It’s a funny thing to think that an Otter pop could save one’s soccer mom status, but in the eyes of one nine-year-old living in my house, this might be the case.
You see, I have not been embracing this new role at all. In fact, I was a bit horrified the first time some astute, yet irritating, friend pointed out that I had indeed become one of them. Even though I travel around sans station wagon (and sans goofy soccer ball stickers on the back as well), I am wild banshee, stuffing children and gear in my car several days a week. This clown car of sorts screeches to a halt and deposits this carload onto what is usually a soggy field and heads out to run errands before returning to said field to get further instructions for the coming weekend of “food-ball” mania.
This is not what I signed up for.
Holy cow, I’ve become what I used to poke at with a heckling stick. When I say that I didn’t embrace it, I mean that I was rather resistant and a tiny bit cranky about what was involved in this undertaking. I tried to have a good attitude as I donned my full rain suit to head out to a full day of cheering and encouraging. I really was attempting to keep my pie hole shut when asked by another cranky, commiserating parent why practices seemed to go over all the time and why our refs always seemed to look like they were twelve. My mouth quivered and shook with forced restraint and then blahhhhh…it all came rolling out and even my complaint companion was surprised at my unlikeable soccer mom venom. I wasn’t surprised when she backed away in fear that this attitudis horriblis would somehow jump from my cold heart onto hers.
Did my daughter notice? I wasn’t sure.
Then I was surer than sure…because she flat out told me that I was the weak link in this soccer mom chain. Agh….my heart hurt. I felt like I’d been scolded by a toddler, but as I took in the longing in her eyes to have someone who was excited for her new journey, the shame landed on my head like a shingle from the roof above us. What was blocking me from being the spirited parent who just happens to have a cooler full of flavored water in the trunk at any given moment? Why did my mouth form into a Muppet Beaker-like shape when I was given the lengthy practice and game sheet? Why was I so resentful of a sport that seemed to give my future Mia Hamm some confidence and skill?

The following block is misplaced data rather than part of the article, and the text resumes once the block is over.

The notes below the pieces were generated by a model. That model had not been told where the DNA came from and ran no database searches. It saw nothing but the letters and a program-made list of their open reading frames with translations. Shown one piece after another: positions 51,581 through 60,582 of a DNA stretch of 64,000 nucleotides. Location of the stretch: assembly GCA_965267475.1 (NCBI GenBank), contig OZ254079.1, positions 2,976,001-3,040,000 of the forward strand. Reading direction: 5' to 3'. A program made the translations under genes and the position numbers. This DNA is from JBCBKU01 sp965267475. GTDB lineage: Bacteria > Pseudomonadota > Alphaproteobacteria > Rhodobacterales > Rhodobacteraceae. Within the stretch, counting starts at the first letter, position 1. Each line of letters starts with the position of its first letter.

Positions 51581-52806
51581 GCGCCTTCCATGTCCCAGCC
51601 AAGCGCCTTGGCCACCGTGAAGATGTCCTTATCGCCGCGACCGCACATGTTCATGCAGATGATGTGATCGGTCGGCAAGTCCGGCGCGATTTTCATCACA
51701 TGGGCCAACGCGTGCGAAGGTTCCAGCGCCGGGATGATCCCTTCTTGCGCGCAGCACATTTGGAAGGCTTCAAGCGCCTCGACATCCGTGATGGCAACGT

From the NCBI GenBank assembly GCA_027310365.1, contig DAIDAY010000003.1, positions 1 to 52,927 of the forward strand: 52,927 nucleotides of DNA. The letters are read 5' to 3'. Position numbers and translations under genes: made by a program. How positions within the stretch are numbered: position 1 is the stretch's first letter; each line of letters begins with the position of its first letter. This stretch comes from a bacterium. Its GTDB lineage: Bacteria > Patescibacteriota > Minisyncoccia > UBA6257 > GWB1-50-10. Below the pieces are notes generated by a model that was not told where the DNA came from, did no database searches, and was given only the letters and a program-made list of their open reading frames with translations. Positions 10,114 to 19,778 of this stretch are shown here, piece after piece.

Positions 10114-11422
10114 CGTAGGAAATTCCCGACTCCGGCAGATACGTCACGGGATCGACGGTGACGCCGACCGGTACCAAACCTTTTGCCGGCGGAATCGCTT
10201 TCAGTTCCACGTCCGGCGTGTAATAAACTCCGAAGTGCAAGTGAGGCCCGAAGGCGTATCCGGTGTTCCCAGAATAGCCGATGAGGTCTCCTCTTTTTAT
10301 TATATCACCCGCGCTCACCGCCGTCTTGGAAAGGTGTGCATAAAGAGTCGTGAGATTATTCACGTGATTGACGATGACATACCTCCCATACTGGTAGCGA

I’ve always wanted to do things differently in my parenting and home life. You know…slightly obscure décor in our home with a possible living room swing in our future. There was commitment to random travel to exotic locations on a moment’s notice. A gathering of the clan and a stint in Europe for a year was in there somewhere. Archery and teepees in the backyard, lantern-lit trees in our forest on long summer nights, Sunday reading days spent in hammocks as a family…this romantic list conjured up somewhere between my 20’s and 30’s gets longer and longer. I’m thinking I might need to unsubscribe to some of the heaps of magazines stacked on my kitchen table that tell me that this kind of life is normal for creative people.
In all of this, somehow I forgot to include activities that regular ‘ole American suburban kids like to participate in. Somehow, my own agenda got fish wrapped around the desires of a nine-year-old to be an athlete and spend time with people she feels a connection to.
This leads me to the Otter Pops. ‘Can’t forget about those nutritious, natural freezer aisle dwellers. I guess as I was standing there being told by a wounded child that I just wasn’t cuttin’ it in this new addition to her extracurricular life, something changed in my heart. The crankiness moved over and squished itself to the side so that understanding and soccer love could come in. I’m not sure she saw this change take place as I stood there with my head hung low, but I felt it wash over me and I made a silent promise to make up for my transgressions.
On a 90 degree day, I hope my frozen brightly colored peace offerings were enough to jumpstart my support and love for a child who is finding her way in the land of kid interests. As her teammates excitedly unwrapped the Otter pops, I thought I saw my daughter give me a knowing smile. Even if it wasn’t meant to communicate anything, it was enough for me to move forward on this journey without complaint.
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(this was posted with permission from my daughter…she’s aware of my change of heart and understands my need to “work it out” in words).
Any of you resist some things in your kids’ lives? There’s just no telling what some kids will want to do with their time and as parents we have to rise up….would love to hear about your experiences.